Readings for (Proper 25) Nineteenth Sunday after Pentecost 7th October 2007 Vanderbilt Divinity Library Lectionary

For the Lectionary and other reflections, check out Nineteenth Sunday after Pentecost Proper 25C / Ordinary 27C / Pentecost +19 Textweek

 

Lamentations 1:1-6; Psalm 137:1-9; II Timothy 1:1-14; Luke 17:5-10

‘How lonely sits the city that once was full of people! How like a widow she has become, she that was great among the nations! She that was a princess among the provinces has become a vassal. She weeps bitterly in the night.’ The reality of Lamentations is the same reality that Jesus confronts in the Garden of Gethsemane and I think it’s an alien reality in our modern culture. In our present age we’ve come up with another reality that’s based on another quite different myth. Lamentations has been replaced by whinging and cynicism, and that’s always discouraged – you shouldn’t whinge, after all what have we got to whinge about, we’ve got more than most people have. And therein lies the modern myth. We’re supposed to be happy because we’ve got more than most people, but what’s the reality?

Although the lamentations that we had in the first reading are for Jerusalem, I think that reading and its feelings so readily translate into a lamentation for life lived with sacred awareness, life that is determined by a divine orientation, life in Paul’s terms that is lived for the sake of the promise of life that is in Christ. And it is that very promise of life that is in Christ that draws us to prayer. Prayer then draws us to church, to monastery, to temple, to ashram, to those who are also drawn, drawn together in faith. Drawn not to find the promise of life, as in the church, because it’s an entirely different process to shopping.

Seeking the promise of life is not a matter of coming into the religious supermarket, taking it off the shelf, going home self-satisfied; it’s a totally different process. We’re drawn to seek and to create life in Christ, to look for it and to create it, but as soon as you turn on the TV we realise how easy it is to forget a life lived with sacred awareness. It’s easy to forget and get lost in the distraction of multiple game shows, unending crime series, inane political debate and those thirty-second advertising grabs; so easy to forget.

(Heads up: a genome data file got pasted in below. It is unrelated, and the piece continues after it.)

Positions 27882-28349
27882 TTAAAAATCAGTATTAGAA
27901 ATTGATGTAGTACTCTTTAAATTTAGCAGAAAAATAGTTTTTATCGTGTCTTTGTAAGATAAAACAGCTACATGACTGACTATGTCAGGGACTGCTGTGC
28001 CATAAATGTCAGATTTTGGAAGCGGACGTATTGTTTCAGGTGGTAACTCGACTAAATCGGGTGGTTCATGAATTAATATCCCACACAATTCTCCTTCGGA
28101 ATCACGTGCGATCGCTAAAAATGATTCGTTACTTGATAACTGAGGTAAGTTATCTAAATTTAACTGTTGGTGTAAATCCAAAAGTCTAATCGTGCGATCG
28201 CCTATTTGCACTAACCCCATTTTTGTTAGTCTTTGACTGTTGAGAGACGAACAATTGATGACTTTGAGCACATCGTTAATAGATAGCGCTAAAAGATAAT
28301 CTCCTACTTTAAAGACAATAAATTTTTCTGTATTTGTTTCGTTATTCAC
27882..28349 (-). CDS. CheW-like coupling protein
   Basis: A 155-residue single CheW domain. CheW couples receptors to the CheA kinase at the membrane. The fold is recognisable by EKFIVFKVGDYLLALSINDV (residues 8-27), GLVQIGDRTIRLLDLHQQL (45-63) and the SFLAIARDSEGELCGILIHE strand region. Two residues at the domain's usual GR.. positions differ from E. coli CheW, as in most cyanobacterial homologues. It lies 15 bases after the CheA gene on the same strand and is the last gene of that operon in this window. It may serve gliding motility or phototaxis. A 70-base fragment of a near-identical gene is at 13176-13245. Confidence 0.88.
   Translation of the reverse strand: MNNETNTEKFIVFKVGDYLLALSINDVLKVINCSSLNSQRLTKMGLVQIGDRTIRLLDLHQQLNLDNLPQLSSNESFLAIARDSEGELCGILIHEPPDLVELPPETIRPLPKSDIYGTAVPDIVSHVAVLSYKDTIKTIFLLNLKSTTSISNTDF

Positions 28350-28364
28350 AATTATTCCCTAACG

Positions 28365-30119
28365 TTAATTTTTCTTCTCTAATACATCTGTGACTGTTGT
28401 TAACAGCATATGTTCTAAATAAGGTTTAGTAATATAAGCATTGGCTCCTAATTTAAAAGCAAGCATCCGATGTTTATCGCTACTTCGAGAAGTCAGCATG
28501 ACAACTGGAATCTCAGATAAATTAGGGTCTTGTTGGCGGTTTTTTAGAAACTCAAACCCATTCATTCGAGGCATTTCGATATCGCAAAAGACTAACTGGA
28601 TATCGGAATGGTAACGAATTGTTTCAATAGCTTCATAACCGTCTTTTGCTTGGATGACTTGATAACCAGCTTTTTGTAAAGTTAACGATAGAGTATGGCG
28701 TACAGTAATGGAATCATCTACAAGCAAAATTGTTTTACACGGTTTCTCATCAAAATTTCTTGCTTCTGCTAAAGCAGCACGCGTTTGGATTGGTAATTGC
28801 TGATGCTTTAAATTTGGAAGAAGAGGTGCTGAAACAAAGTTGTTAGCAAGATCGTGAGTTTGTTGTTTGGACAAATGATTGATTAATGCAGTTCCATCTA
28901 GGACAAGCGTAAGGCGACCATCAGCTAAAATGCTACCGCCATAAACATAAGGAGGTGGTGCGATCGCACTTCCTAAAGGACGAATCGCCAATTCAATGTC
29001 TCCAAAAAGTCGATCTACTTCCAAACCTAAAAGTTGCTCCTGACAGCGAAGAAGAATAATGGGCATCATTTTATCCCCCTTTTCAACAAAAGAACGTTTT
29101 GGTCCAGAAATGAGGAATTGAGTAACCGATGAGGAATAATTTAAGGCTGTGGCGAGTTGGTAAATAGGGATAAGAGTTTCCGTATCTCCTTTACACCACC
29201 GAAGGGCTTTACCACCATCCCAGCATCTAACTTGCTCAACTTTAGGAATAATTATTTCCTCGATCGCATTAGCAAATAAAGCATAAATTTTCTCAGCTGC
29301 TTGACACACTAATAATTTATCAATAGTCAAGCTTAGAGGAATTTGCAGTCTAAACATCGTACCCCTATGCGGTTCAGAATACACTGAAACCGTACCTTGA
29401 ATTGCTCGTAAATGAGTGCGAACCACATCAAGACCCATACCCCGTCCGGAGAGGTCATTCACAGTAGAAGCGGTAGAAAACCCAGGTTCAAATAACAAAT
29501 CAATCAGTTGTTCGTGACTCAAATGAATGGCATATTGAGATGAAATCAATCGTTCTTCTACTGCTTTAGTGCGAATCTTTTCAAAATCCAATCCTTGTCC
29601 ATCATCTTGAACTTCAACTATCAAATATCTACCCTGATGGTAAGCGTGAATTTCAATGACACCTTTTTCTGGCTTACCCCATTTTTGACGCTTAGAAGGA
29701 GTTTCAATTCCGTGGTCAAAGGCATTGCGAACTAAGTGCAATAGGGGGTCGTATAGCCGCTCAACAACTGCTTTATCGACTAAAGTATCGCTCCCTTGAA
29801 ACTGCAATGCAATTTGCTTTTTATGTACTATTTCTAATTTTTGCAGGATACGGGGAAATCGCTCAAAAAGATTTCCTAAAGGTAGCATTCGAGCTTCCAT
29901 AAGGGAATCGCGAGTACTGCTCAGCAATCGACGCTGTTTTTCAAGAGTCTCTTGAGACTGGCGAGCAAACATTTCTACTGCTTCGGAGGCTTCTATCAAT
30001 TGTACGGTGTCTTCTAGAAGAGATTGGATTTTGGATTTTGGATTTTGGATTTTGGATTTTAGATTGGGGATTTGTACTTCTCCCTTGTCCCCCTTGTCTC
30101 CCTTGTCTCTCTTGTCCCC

We then hear the lament of the psalmist: ‘Let my tongue cling to the roof of my mouth, if I do not remember you, if I do not set Jerusalem above my highest joy.’ There’s a really worthwhile pause there: my highest joy. Consider, what is that? I don’t think we can do it this morning, but it might be helpful: consider what is my highest joy? Paul in his letter to Timothy speaks of recalling tears, he speaks of longing to see ‘that I may be filled with joy’. He speaks of being reminded of sincere faith and of being called with a holy calling. Paul has known and knows the place of lament and so too he knows ‘my highest joy’, for Paul says in verse 12, ‘I know the one in whom I have put my trust’.

So just if we sort of summarise those readings, once again they provide some reference points for us in the present to find direction and movement toward the future. Contemplate ‘my highest joy’, look for the feeling that gives life; look for the place: where is the Jerusalem of your joy? Then lament, give imagery to the poetry of that reading from Lamentations, know yourselves as exiled from the Jerusalem of your desire, from the very place of your creation. I no longer dwell there, I am an exile in a foreign land. Next affirm yourself, for you are no longer children tossed to and fro by every wind of doctrine, and affirm yourselves as called with a holy calling. You are called with a holy calling, entrusted with good treasure; then acknowledge the Holy Spirit living in us - not in me not in you - in us. Contemplate ‘my highest joy’; lament, know the exile from the place of my creation; affirm myself as called with a holy calling, entrusted with good treasure, then acknowledge the Holy Spirit living in us.

They’re reference points that will lead us, as Paul says, to rekindle the gift of God that is within you. And as that flame is rekindled, it’s actually at that point that you feel the flame being rekindled, then it’s worth receiving the Gospel. The Lord replied, ‘If you had faith the size of a mustard seed…’ Our faith, our divine awareness is not about quantity, it’s all about quality, quality the size of a mustard seed.

The Lord be with you.
Peter Humphris